Sites earmarked for clearance can be rich sources of kai for animals. Edible foliage such as twigs, branches, shoots and leaves, is known as “browse” and is in hot demand at Auckland Zoo.

“Browse is an important and nutritious part of an animal’s diet,” explains Ruth Nielsen, from the browse team at Auckland Zoo. “From the tallest mammal on earth, the giraffe, to Aotearoa New Zealand’s giant wētāpunga, browse benefits so many species here.”

Adored elephant Burma eating banana palm from a Kāinga Ora site

Given the voracious appetites of wild animals, the zoo needs a constant and plentiful supply of browse, so Kāinga Ora leapt at another opportunity to contribute to a good cause.

"Being able to support the zoo is a privilege,” says Liz Ellis, a Stakeholder Relationship Manager for Kāinga Ora. "Any tree trimming and clearing is done in line with our commitment to improving biodiversity and urban ngāhere outcomes(external link), and we are always looking for new ways to work with the local community while reducing waste in our projects. This initiative makes our hearts sing."

Kaimahi from the zoo’s browse team joined Kāinga Ora staff onsite to choose suitable plants, then worked directly with our arborist, Treetops, to collect the browse.

“Treetops gave us access to the site on the day, saving us a lot of time and energy by felling and removing the plants, then loading up our trucks. It was the easiest collection we have ever had. We ended up filling three truckloads to capacity!” says Ruth.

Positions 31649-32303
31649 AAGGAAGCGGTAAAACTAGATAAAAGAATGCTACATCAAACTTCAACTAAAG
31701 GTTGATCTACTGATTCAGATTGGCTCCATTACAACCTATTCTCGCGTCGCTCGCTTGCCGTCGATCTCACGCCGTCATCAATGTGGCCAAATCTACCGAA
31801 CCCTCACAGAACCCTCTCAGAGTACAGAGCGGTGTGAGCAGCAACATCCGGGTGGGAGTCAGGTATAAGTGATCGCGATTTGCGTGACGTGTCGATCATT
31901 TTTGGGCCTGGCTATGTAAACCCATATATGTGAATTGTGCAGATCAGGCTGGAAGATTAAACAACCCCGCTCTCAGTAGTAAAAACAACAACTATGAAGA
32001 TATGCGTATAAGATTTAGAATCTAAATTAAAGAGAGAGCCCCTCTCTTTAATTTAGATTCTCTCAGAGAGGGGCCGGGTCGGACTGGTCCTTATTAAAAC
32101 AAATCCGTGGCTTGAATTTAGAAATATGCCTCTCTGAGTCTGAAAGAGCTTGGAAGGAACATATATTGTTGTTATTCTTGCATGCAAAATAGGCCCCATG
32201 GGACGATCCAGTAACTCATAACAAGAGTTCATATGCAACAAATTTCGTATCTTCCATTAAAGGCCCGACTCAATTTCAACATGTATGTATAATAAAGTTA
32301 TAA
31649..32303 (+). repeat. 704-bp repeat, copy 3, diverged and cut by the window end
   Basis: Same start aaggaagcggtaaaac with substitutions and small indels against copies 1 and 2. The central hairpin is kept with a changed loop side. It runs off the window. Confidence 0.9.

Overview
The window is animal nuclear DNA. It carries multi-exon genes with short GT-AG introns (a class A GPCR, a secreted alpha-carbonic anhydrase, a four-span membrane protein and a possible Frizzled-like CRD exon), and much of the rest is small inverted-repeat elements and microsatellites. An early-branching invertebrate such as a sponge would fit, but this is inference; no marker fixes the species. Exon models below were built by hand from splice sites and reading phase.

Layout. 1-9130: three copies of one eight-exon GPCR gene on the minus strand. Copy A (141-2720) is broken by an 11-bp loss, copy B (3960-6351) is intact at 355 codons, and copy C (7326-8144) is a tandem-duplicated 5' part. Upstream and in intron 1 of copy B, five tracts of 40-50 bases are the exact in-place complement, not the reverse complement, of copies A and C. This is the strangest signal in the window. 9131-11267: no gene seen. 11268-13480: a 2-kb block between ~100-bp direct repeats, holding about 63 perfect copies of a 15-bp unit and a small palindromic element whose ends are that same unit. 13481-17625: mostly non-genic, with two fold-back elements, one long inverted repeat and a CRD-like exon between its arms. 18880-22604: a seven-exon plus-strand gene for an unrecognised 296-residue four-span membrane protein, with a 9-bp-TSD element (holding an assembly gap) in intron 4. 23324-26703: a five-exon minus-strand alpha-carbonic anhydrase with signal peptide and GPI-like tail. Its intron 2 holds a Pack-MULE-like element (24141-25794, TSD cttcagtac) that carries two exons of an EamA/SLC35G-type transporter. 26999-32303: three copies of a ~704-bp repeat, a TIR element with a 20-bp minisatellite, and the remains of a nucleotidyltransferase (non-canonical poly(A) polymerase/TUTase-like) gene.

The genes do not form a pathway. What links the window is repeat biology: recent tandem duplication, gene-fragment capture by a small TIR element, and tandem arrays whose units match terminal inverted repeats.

Browse also has uses beyond kai for animals. One of the ways zookeepers use browse is to encourage an animal’s natural foraging behaviour. For example, in the wild, orangutans are known to make tools from items they find around them. They can strip down leafy branches to create instruments to extract kai such as lentils or pureed vegetables within a frozen pinecone.

“The wide variety and large volume of vegetation covered half a week’s worth of browse needed for the zoo. We collect at least 140 bushy, 2-metre long branches for our giraffes each week.

“Banana is a fantastic plant for the primates and elephant Burma will munch through many plants each week. Bottlebrush flowers are a favourite for birds and primates; they love the sweet nectar and Burma will eat the branches and leaves. And our big cats love the lavender; new, fragrant vegetation is great enrichment for them.”

Happy munching to our wild friends at Auckland Zoo(external link)!

Squirrel monkeys at Auckland Zoo munching on pōhutukawa and Burma the elephant eating banana palm


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Page updated: 6 March 2024